During a time when housing costs are increasing and the general cost of living is higher than ever, many young families are struggling to stay debt-free, let alone save for retirement. Putting aside money for retirement might be on the backburner but it is a financial goal that should be made a priority early on.
- Only 28 per cent of Canadian workers aged 25-34 and 34 per cent of those aged 35-44 make any RRSP contributions. A decade ago these numbers were over 6 per cent higher.
- Although wages have steadily grown in the last 30 years, the average personal savings rates dropped from 20 per cent to just 5 per cent. (In 1985 the median household income was $48,000 in today’s dollars – while in 2012 the median was $77,000.)
Why We are Not Saving for Retirement
Less than a quarter of millennials, and less than one third of those in generation X, believe they are saving enough for retirement. For many, it may seem counterintuitive to put money aside while they have debts accumulating and they are living paycheck to paycheck. Unexpected expenses, high housing costs and long lasting student debt mean that there are minimal funds left over each month. Along with not having money to spare, many do not save for retirement because they do not expect to retire any time soon. The notion of retiring at the age of 65 does not seem like a reality for most. Many plan on working well into their 80s therefore saving for retirement is less of a time-sensitive goal.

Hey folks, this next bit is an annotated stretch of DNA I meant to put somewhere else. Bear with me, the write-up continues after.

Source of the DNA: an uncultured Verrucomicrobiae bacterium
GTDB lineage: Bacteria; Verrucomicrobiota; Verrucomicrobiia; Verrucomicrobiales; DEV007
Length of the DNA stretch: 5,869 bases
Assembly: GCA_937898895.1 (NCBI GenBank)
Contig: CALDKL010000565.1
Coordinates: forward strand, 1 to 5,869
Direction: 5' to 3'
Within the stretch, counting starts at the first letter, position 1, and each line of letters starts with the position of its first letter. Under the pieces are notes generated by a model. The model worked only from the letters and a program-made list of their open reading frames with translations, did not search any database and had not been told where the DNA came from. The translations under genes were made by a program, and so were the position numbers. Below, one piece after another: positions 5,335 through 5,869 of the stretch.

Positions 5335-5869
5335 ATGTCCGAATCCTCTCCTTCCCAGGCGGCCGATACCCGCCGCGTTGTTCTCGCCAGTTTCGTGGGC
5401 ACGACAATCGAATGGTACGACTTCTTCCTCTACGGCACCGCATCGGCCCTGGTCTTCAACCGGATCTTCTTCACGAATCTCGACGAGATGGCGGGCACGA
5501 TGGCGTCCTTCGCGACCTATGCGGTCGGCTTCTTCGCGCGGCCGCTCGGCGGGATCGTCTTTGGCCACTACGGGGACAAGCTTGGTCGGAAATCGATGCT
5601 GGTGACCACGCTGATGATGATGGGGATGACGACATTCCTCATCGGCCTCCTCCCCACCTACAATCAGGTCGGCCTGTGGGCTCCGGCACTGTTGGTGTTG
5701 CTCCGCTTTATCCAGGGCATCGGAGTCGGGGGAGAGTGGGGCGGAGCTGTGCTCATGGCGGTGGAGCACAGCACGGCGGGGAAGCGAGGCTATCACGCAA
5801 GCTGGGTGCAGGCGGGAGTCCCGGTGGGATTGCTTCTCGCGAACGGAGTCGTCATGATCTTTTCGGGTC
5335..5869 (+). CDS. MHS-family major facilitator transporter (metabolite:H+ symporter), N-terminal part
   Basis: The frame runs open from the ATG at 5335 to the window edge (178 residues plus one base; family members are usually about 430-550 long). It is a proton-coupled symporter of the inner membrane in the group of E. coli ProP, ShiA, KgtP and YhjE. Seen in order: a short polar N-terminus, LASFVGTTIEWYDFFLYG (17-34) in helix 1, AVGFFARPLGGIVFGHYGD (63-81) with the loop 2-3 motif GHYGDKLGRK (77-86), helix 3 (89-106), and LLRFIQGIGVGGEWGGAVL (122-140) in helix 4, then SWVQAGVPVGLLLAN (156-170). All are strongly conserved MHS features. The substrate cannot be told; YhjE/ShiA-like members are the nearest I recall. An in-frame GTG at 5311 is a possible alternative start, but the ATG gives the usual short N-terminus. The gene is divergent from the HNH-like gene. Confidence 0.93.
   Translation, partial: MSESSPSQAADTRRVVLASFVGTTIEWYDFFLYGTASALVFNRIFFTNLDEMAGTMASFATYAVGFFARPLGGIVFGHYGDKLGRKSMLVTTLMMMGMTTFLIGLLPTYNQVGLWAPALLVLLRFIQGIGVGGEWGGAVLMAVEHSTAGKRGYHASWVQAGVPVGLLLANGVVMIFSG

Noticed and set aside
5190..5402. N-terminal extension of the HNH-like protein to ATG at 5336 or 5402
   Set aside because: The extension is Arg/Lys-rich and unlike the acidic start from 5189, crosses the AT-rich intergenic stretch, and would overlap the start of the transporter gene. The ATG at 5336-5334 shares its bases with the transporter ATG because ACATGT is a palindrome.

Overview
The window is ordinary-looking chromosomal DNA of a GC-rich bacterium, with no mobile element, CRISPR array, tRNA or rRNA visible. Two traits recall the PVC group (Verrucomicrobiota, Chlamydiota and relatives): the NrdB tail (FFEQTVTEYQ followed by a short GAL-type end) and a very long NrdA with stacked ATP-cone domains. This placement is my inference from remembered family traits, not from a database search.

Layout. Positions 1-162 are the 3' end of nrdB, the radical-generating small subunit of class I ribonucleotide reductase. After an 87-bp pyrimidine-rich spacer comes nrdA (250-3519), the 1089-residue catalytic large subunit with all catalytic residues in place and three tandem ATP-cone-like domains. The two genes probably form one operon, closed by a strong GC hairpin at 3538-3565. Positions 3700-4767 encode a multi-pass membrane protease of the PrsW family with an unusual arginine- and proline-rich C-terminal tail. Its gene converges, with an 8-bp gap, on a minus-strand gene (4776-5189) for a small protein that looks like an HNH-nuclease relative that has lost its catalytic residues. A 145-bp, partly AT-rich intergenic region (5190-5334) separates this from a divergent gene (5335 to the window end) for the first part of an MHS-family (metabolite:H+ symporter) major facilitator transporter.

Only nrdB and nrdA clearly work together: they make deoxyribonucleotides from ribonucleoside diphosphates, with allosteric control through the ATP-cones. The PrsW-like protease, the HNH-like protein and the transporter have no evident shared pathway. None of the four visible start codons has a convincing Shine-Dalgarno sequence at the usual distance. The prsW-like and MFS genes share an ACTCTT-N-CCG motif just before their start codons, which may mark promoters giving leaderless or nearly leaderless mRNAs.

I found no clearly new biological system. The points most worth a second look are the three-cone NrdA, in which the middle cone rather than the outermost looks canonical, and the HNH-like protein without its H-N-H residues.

Learn to Save – Pay Yourself First
Although saving money has become increasingly difficult, the sooner you start – the better. The concept of ‘paying yourself first’ has been made popular by the bestselling book The Wealthy Barber. The idea is to put money aside as soon as you get paid – then manage the rest of your money afterwards. An easy way to do this is to set up automatic deposits into an RRSP or tax—free savings account. To put things into perspective, if you deposit $25 a week, you will have saved $13,000 in ten years. Setting up automatic deposits is a way to force yourself to save. Too often we worry about paying off everything first and before we know it there is no “extra” money to put away. If you think you could easily put aside $25 a week, aim for $50 and only adjust it if you really have to. The costs might be easier to absorb than you think.
Those with defined benefit pension plans can at least count on a decent pension when they do retire, but in 2011, only 40 per cent of Canadians had a plan. Even if you are not in a place to set aside substantial amounts of money, get into the habit of putting something away and increase the amount when you are able.
Looking for some financial advice? In the market for a new home? Give me a call at 416- 921-1112 and I will be happy to help.